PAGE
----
Thursday, January 30, 2014

The Summer's Gone

"You gave away the things you loved, and one of them was me" -Carly Simon

It's not that I mind getting older. Truly. I'm not one of those crazy people who's afraid of aging


I do have to say that

the birthday blog I planned to write two weeks ago never happened on account of my crying uncontrollably in my dark bedroom for a good portion of the night.

The day went something like this:

1. Woke up at 5:50 for work.
2. Worked.
3. Stayed after work to be present while COTA officers watched auditions for the Valentine's Day show. Several students showed up. No COTA officers did.
4. Skipped Friday coffee with the kids since birthday cake was forthcoming.
5. Got headphones from Glenn, which I'd been saying I needed for weeks. Wanted to cry. (Honestly, he could have given me Tom DeLonge, and I'd still have felt the urge to burst into tears.)
6. Kind of lost it when Griffin asked me 47 times when we were going for dinner so he'd know when he could go to band practice.
7. Lost it.
8. Pizza at John the Baker
9. Left John the Baker immediately after ordering because I was in a bitchy mood (or maybe I'm just a bitch) and my beer came in a hot plastic mug. Plus, they didn't have cheesy garlic rolls.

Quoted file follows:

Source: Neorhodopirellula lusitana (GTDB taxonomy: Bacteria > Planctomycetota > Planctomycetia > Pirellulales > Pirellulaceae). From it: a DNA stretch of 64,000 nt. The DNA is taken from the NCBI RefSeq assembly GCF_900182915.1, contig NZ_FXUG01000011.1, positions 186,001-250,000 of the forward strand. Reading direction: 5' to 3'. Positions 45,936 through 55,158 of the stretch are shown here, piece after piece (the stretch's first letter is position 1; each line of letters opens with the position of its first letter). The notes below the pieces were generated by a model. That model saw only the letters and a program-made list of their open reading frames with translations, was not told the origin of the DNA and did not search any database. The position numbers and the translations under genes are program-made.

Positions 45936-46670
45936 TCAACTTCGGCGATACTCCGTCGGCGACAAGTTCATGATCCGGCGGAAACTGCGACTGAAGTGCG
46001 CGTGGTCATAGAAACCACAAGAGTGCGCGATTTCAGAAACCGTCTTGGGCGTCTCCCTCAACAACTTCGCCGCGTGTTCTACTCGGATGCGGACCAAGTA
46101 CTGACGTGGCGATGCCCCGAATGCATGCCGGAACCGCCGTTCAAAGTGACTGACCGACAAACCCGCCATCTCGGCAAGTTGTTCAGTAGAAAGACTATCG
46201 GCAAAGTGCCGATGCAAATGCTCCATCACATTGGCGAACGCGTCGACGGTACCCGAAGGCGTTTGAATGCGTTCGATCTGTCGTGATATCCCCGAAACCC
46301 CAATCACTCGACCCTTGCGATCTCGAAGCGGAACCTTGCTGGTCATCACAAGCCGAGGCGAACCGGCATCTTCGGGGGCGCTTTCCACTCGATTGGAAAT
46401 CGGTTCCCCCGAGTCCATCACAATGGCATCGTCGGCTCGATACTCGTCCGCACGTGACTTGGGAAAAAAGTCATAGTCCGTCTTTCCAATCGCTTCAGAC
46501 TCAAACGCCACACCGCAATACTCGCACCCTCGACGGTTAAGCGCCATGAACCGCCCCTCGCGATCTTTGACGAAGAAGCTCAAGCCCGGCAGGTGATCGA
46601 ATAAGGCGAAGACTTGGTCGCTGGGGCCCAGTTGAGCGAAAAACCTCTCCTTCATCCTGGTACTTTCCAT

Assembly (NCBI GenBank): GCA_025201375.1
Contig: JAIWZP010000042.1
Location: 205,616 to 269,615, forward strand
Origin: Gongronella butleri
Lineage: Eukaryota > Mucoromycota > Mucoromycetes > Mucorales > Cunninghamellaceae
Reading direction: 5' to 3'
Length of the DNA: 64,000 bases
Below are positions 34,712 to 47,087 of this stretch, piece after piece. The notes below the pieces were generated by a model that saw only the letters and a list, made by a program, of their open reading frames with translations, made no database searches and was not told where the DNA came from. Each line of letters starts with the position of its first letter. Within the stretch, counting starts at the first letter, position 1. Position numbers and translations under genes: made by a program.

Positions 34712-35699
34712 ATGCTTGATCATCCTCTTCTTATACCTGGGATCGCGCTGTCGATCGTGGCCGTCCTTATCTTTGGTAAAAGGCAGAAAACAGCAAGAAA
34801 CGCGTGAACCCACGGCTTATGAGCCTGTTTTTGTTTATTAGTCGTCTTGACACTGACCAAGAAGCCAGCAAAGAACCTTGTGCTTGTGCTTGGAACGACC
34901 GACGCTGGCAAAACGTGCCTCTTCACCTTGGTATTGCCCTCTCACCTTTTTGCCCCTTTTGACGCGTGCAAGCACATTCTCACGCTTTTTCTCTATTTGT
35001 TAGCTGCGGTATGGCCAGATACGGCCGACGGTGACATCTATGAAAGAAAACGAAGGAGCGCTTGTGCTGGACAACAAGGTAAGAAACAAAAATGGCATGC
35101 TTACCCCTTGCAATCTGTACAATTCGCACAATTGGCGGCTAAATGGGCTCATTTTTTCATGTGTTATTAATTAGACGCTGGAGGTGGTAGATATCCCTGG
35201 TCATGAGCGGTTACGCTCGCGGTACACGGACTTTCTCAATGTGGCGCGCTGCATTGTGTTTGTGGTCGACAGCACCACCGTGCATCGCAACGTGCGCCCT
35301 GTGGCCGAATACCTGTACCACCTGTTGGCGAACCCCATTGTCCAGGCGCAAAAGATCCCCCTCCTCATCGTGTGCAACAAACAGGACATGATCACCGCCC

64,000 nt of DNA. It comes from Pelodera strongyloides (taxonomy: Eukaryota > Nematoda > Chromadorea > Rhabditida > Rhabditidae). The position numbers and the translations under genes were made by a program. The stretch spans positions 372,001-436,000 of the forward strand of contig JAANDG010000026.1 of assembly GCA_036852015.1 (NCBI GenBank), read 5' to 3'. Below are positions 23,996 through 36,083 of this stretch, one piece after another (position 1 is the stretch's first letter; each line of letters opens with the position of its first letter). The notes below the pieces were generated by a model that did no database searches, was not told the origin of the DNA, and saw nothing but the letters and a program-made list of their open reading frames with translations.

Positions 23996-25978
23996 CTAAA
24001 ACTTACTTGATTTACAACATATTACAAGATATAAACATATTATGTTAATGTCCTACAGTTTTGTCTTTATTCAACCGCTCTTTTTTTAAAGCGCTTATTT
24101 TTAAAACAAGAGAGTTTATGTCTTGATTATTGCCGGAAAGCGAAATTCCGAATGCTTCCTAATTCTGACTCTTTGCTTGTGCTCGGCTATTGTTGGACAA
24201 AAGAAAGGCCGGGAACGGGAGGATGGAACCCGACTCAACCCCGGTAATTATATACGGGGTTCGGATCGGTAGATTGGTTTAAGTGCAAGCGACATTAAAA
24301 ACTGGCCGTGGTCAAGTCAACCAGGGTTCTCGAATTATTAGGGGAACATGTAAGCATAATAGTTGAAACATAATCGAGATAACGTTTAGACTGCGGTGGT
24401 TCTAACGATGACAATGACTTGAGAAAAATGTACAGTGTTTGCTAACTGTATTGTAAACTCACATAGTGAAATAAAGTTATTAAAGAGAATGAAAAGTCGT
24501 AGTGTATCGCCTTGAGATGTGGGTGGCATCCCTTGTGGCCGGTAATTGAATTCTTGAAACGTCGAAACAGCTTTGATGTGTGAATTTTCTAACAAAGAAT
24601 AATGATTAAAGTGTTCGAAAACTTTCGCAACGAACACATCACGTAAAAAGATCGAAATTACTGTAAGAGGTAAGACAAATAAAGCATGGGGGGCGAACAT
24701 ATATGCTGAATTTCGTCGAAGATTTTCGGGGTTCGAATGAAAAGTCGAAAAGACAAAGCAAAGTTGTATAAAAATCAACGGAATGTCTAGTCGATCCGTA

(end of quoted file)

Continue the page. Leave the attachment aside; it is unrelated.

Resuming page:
10. Pizza at Luv'N Oven. Peroni in a glass. Garlic rolls with cheese. Lots of it.
11. Dropped Griffin off at band practice.
12. Got a locket from Heather, which I picked out. Wanted to cry. (See #5)
13. Cake
14. Put the lemon cake with whipped cream frosting back in the box that was supposed to contain white cake with buttercream.
15. Willed the day to just fucking end.
16. Bed.

It looks bad, I know, and it was--but it didn't have to be. Despite taking precautions to not be--running 3 miles the night before, listening to happy music, thinking of the good things--I felt depressed for days, if not weeks, leading up to January 17. And like I said in the beginning, it's not the getting old that I mind (except that's not true, not at all, not one little bit, I look at the dark spot on my hand and the thin purplish purple veins on my anklescalvesthigh and the trenches that run horizontal in my forehead and the skin that looks like crumpled up paper under my eyes and the gray hairs on the left side of my head that stand erect like they've just been struck by lighting and the stomach that suddenly sticks out like I'm seven months pregnant and the thighs that have the consistency of a rubber band that's been stretched snapped stretched snapped stretched snapped until it's lost any semblance of tautness it ever had and I want to cry and I want to scream and I want to yell to the world that this isn't me, I don't look like this, this shape this face this skin these hands aren't mine, they're a mistake and if I just try a little harder and run a little farther and read a few more magazines and eat a few less meals, I'll be me one day again I swear I swear I swear that after thirty-nine years, this isn't what I've turned out to be), it's the changes in my life that have come along with it.